Out-Law News 2 min. read

Parties to litigation must be aware of courts' "strict and robust approach" to new costs rules, says expert

Parties to civil court litigation must ensure that they file and exchange costs budgets no later than seven days before the first case management conference or risk strict penalties under the new costs management regime, an expert has said.

Litigation costs expert Keith Levene of Pinsent Masons, the law firm behind Out-Law.com, said that courts were taking a "strict and robust approach" to enforcement of the new regime, which came into force on 1 April. In the most recent example, the High Court limited costs awarded to MP Andrew Mitchell in his legal action against The Sun to applicable court fees only due to his "absolute failure" to discuss budget assumptions with the newspaper and failure to ask for additional time in advance.

"Save for the Court of Appeal in future delivering a judgment providing guidance on the issues raised by costs budgets and allowing more leniency, judges are taking on board the need to stand firm and enforce the rules to further the new overriding objective," Levene said.

"Absent this guidance, parties should fear the worst if they fail to comply with court rules or practice directions relating to exchanging and filing of costs budgets. Where an exchanged or filed costs budget is going to be exceeded, whether or not the costs budget is subject to an approved court costs management order, consideration must be given as to a revised budget being served and lodged with the court, and if required an application made to the court for any approved budget to be increased. These steps should be taken as soon as possible and without delay," he said.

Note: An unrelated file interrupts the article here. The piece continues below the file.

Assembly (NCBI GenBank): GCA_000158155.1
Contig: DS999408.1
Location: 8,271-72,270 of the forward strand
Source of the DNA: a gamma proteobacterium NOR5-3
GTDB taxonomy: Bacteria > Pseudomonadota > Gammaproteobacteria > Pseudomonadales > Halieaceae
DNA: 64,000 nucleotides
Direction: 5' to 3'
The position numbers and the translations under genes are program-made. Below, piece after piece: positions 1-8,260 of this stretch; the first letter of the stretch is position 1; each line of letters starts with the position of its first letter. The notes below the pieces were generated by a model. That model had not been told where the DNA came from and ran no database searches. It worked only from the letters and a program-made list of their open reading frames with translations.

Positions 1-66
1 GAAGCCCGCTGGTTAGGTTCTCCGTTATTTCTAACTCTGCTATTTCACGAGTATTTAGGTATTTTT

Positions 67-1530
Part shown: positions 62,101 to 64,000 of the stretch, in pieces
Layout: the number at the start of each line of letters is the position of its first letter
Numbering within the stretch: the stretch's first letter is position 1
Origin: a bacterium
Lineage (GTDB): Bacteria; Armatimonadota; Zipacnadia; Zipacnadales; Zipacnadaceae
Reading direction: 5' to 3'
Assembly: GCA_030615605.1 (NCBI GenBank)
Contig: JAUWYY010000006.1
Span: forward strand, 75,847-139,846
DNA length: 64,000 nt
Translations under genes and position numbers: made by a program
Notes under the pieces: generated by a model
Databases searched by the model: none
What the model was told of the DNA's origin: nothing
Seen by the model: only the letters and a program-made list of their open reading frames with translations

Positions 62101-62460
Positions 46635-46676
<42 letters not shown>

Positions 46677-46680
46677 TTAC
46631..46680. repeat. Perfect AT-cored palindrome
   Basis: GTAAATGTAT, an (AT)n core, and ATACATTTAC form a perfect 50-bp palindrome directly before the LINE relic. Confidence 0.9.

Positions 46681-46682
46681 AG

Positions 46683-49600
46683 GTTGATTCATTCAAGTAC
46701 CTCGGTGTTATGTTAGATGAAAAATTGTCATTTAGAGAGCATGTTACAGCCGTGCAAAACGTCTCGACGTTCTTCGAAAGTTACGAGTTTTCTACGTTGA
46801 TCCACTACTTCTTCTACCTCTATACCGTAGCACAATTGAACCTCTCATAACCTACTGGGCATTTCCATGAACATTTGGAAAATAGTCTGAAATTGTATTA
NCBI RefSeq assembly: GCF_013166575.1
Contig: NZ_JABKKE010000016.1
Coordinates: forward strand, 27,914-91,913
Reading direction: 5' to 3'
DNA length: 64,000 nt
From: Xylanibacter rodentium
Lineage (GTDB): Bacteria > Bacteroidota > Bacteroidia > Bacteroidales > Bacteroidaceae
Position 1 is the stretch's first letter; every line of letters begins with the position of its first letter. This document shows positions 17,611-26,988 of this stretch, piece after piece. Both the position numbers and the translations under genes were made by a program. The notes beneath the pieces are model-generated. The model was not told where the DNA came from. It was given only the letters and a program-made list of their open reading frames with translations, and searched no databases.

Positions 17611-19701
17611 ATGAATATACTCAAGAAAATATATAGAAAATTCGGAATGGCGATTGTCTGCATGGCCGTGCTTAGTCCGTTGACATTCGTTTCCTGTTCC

A new costs management regime was introduced in April. It requires most parties in civil court actions to prepare and exchange costs budgets for agreement by the court. Parties that do not file a budget will be heavily penalised. Parties can submit amendments to the budget at any time; however, approval will be at the discretion of the court. Costs recoverable by the winning party will be linked to the court-approved budget.

Mitchell had taken The Sun to court after it published a story claiming that the MP had sworn at a police officer outside Downing Street and called him a "pleb". Mitchell, who was the Conservative Party's Chief Whip at the time of the alleged incident, was forced to stand down from his post during the subsequent public outcry.

In June, the parties were called to a case management conference (CMC) and were told to file and exchange costs budgets in accordance with the new regime. After Mitchell's lawyers failed to do so in time, the court said that he would be "limited to a budget consisting of the applicable court fees for his claim". The judge refused to lift the sanction even after hearing evidence about the reasons for non-compliance with the order.

"Budgeting is something which all solicitors by now ought to know is intended to be integral to the process from the start, and it ought not to be especially onerous to prepare a final budget for a CMC even at relatively short notice if proper planning has been done," she said.

"The court must now, as part of dealing with cases justly, ensure that cases are dealt with at proportionate cost and so as to ensure compliance with rules, orders and practice directions," she said.

The judge noted that it would have been "far more likely" that she would have lifted the costs sanctions against Mitchell before the new regime came into force. She said that in "the absence of authority on precisely how strict the courts should be and in what circumstances", she would refer the decision to the Court of Appeal.

That appeal would be "on the basis that the severe nature of the sanction which I have imposed in giving effect to [the costs reforms] ... are of necessity not backed by specific authority on point, and the risk of injustice if I were adopting too strict an approach is such as to provide 'some other compelling reason' for an appeal to be heard", according to the judgment.

"It will be for the appeal court to determine whether such a strict approach is appropriate," she said.

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